Victor LammeI study visual consciousness. I want to understand how it can be that when we process visual information this is – sometimes – accompanied by a sensation: we see. What brain mechanisms make that happen?
It may seem that I am in the business of finding the neural correlate of consciousness. In part I am, in part I am not. I do try to manipulate consciousness, using paradigms like masking, inattentional blindness, change blindness, and binocular rivalry, or by applying TMS, drugs or anesthesia. And at the same time, I look at the neural activity that goes along with these manipulations. But I find that the biggest problem in relating consciousness to neural mechanisms is in knowing what people are conscious of. By looking at consciousness via a behavioral report we tend to conflate consciousness with other cognitive functions such as attention, working memory or language. So I think that a big challenge will be to really understand what consciousness – the seeing itself – actually is. I my research I therefore try to reshape our current ideas about consciousness using neuroscience. Can we give a useful neural definition of consciousness (and separate it from attention, working memory etc), and move towards a better scientific understanding of the phenomenon?
Figure: Orthogonal neural definitions of consciousness and attention. Attention is equivalent to depth of processing (horizontal axis), the unconscious-conscious dichotomy is identical to the difference between feedforward and recurrent processing (vertical axis).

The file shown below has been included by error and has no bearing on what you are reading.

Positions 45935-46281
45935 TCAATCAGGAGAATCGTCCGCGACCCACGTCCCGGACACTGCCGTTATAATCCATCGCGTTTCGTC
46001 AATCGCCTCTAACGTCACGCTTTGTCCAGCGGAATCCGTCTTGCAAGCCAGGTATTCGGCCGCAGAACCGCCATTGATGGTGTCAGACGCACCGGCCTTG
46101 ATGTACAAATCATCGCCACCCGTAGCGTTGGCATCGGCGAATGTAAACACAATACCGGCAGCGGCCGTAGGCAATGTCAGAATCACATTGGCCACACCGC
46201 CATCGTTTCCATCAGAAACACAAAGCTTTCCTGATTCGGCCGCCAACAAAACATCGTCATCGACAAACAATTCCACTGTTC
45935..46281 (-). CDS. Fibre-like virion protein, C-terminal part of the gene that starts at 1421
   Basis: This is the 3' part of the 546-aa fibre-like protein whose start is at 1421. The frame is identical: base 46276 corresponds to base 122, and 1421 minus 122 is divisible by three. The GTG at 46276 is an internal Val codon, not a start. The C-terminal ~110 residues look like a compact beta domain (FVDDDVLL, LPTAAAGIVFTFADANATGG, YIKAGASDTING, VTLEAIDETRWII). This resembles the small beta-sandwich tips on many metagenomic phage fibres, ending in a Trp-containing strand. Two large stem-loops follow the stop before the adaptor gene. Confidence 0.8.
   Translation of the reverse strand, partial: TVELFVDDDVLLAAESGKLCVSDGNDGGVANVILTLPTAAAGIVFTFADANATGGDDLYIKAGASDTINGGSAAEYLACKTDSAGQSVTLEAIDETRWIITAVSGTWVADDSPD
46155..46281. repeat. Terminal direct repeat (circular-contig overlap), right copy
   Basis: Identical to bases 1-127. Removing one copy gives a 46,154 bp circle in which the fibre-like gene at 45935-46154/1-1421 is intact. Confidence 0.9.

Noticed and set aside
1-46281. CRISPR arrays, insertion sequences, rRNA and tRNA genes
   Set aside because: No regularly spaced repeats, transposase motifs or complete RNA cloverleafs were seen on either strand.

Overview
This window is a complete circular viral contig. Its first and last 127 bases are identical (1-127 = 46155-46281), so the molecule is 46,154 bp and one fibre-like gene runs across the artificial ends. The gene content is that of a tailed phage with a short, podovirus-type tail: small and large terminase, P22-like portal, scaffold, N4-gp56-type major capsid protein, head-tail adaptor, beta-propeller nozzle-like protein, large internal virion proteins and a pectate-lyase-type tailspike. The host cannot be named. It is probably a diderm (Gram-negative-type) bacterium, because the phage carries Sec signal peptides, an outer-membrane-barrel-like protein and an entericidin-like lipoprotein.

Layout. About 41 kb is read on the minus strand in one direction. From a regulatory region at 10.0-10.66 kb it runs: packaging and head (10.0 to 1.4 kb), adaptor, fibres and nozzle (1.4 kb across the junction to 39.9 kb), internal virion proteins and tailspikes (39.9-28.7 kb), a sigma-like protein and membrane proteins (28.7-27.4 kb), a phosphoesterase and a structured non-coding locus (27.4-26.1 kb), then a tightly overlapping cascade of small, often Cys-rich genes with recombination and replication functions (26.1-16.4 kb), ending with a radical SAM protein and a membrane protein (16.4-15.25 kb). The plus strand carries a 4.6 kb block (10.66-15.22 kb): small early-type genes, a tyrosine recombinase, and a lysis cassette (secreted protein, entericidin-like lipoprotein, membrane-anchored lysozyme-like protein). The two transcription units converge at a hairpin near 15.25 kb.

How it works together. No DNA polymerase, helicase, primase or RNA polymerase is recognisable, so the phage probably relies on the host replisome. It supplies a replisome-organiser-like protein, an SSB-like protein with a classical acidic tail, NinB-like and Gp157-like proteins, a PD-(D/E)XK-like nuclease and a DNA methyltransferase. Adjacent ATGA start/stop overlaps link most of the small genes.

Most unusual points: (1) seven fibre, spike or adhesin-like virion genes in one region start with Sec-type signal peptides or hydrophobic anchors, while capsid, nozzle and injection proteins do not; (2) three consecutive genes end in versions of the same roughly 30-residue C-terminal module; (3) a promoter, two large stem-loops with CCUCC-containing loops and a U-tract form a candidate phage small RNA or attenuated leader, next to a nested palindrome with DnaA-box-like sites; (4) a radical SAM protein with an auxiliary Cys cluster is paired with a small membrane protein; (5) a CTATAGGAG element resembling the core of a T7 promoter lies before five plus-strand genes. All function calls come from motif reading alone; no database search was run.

I studied medicine, but never touched a patient. I started working on the brain right away. First, I did a PhD with Henk Spekreijse at the University of Amsterdam, where I studied figure-ground segregation mechanisms in the visual cortex of the monkey. After that, I did a postdoc at M.I.T. with Peter Schiller at the department of Brain and Cognitive Science. I returned to the Netherlands with a Royal Academy fellowhip. Then I became a group leader at the Netherlands Institute for Neuroscience. During all those years, my research was mainly on awake monkeys, studying the neural mechanisms of perceptual organization and visual awareness. As of 2002, I am full professor of cognitive neuroscience at the department of psychology of the University of Amsterdam. My research has since then focused entirely on consciousness, with a shift towards studying the phenomenon in human subjects, using EEG, fMRI, TMS and a variety of manipulations.
(see lab publication list for all publications)